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Melted nuclear fuel likely settled at bottom of crippled reactors

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April 15, 2011

Nuclear fuel inside the crippled reactors at the Fukushima Daiichi power plant has partially melted and settled at the bottom of pressure vessels in the shape of grains, according to an analysis by the Atomic Energy Society of Japan made public by Friday.

The academic body’s panel on nuclear energy safety has said the melted fuel at the No. 1 to 3 reactors has been kept at a relatively low temperature, discounting the possibility that a large amount of melted fuel has already built up at the bottom of their reactor vessels given the temperature readings there.

A large buildup of melted nuclear fuel at the bottom could become a molten mass so hot that it could damage the critical containers and eventually leak huge amounts of radioactive material.

The panel has also said that the fuel grains with a diameter of between several millimeters and 1 centimeter are believed to have settled flatly at the bottom of the vessels, leaving almost no possibility of a nuclear chain reaction called ”recriticality.”

Takashi Sawada, deputy chairman of the group, gave the assessment that even if the current stabilization efforts proceed smoothly, it would take at least two to three months for the fuel to be stabilized with few if any radioactive emissions.

The panel also found that the fuel rods in the No. 1 to 3 reactors have been damaged after analyzing information made public by the plant operator Tokyo Electric Poser Co. and the Nuclear and Industrial Safety Agency under the Ministry of Economy, Trade and Industry.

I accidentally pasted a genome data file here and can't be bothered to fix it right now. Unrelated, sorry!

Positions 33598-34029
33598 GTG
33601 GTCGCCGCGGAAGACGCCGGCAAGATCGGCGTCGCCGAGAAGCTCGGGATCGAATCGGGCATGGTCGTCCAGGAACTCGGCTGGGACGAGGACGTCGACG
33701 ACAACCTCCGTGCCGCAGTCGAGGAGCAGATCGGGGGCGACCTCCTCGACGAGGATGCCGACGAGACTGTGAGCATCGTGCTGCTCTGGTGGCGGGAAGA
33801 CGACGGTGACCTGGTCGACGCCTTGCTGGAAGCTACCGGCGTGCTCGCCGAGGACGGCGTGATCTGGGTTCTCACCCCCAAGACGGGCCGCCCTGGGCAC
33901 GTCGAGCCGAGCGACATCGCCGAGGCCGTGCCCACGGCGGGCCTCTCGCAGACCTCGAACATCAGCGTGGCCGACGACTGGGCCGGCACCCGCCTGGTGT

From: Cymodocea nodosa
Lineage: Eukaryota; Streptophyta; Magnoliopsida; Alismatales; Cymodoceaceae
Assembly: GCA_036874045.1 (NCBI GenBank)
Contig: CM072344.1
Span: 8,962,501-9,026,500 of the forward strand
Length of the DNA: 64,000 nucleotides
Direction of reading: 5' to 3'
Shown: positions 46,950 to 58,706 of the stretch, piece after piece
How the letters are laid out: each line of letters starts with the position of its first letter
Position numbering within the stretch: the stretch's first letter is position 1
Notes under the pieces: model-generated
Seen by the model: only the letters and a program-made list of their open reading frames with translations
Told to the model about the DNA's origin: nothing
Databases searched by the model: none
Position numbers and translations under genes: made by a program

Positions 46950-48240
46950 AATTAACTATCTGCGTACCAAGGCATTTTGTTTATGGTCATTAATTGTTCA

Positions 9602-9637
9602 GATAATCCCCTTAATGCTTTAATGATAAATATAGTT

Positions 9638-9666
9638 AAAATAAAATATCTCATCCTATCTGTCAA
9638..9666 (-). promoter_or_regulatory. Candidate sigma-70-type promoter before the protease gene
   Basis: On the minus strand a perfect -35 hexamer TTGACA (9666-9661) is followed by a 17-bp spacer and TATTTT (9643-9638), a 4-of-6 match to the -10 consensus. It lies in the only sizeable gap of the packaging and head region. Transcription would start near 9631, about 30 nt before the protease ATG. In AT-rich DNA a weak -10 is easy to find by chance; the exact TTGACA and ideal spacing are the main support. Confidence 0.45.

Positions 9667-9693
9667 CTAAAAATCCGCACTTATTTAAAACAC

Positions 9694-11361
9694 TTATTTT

The panel has presumed that the fuel has slowly melted and become grain shaped as it was quenched when it fell into the cooling water and then settled down at the bottom of the reactor pressure vessels.

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Parts of the fuel rods in the No. 1 and 2 reactors have apparently been exposed, while those in the No. 3 reactor have been completely submerged in water, according to the panel.

Meanwhile, small amounts of plutonium believed to have been released as a result of the ongoing disaster have been detected in soil samples taken at the nuclear complex in Fukushima Prefecture, the plant operator known as TEPCO said.

It is the third time that traces of plutonium have been found in soil samples taken at the plant. The latest samples were taken on March 31 and April 4. The levels of plutonium in them were about the same levels observed in Japan following previous nuclear tests elsewhere, according to the utility.

On Friday, workers continued their efforts to bring the reactors under control and stop radioactive leaks from the seaside plant, injecting more nitrogen gas into the No. 1 reactor and installing more steel sheets near a seawater intake for the No. 2 reactor.

TEPCO said it will throw sandbags containing zeolite, a mineral that absorbs radioactive material, into the sea near the plant to reduce the levels of contamination in the seawater.

The nitrogen injection is aimed at preventing a hydrogen explosion at the reactor. At a news conference on Friday, nuclear safety agency spokesman Hidehiko Nishiyama said the agency is also considering injecting nitrogen into the other two troubled reactors soon.

TEPCO has pumped out around 660 tons of highly radioactive water from a tunnel connected to the No. 2 reactor’s turbine building into a container inside the building.

The operation resulted in a lower water level in the vertical part of the tunnel, but the agency said that as of Friday morning the level had risen back to the same level as before the water transfer started on Tuesday.

Removing the highly contaminated water that has flooded the basements of the No. 1 to 3 reactor turbine buildings and adjacent tunnels is seen as key to restoring critical cooling systems for the damaged reactors, which were lost in the March 11 earthquake and tsunami.

The flooding water is believed to be an unintended side effect of TEPCO’s stopgap measure of injecting water into the reactors and their spent nuclear fuel pools to prevent them from overheating.

This article was posted: Friday, April 15, 2011 at 4:31 am

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